Qantas wants compensation from plane maker Airbus after it found the more serious ''type-two'' cracks in the wings of both A380s it has inspected so far.
Australia's Fairfax press wrote that the Australian airline's discovery of the cracks raised the likelihood of its 10 other A380s suffering the same problem.
The checks are being carried out on the order of the European aircraft regulator and affect all of the double-decker A380 aircraft that have flown more than 1,300 times.
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The carrier Emirates has taken six of its planes out of service for inspections and repairs, according to the Australian Broadcasting Corporation.
A Qantas spokeswoman told the ABC that the airline was in discussions with Airbus, owned by EADS, about the cost implications of the latest defects in the planes.
Qantas told Fairfax that its engineers had discovered ''limited'' numbers — or fewer than 10 — of the more serious ''type-two'' cracks on both the Nancy-Bird Walton, under repair in Singapore since suffering a mid-air engine explosion in November 2010, and another A380. The latter has been repaired and returned to service.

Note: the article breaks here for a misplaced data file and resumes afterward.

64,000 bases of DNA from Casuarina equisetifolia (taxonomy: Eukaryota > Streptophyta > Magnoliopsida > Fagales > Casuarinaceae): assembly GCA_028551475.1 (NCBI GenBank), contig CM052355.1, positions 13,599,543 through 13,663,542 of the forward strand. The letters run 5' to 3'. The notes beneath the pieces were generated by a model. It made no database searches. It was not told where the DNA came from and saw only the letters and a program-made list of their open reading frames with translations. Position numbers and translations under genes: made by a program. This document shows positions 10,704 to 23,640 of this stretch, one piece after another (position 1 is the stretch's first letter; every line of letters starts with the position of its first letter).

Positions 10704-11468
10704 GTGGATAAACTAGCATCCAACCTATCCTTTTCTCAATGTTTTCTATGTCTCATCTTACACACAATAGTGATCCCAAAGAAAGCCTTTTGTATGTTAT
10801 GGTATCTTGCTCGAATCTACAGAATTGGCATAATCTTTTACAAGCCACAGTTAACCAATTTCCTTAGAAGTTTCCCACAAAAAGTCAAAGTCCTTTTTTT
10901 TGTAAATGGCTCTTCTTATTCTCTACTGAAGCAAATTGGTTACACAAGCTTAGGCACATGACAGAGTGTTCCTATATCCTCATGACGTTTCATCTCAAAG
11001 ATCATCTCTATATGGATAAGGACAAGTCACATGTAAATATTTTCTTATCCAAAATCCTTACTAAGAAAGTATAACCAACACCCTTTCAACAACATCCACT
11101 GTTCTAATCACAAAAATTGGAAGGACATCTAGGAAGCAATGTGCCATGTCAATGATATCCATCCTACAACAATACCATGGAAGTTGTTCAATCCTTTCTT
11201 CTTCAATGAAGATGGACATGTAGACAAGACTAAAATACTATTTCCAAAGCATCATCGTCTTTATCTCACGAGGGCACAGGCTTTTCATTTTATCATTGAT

Airlines and Airbus have insisted that the cracking poses no risk to passenger safety.
Airbus claims the repair bill of the cracked wings worldwide is likely to top more than $130 million.
Last week, the company's executive vice president of programs told a German magazine that Airbus would need years to get past problems with wing cracks.
"This problem will keep us busy for years," weekly Der Spiegel quoted Tom Williams as saying in an article published last Sunday and cited by Reuters.
Williams said Airbus aimed to have a solution for the problem in April and would start installing new parts in planes by the end of the year, according to the article.
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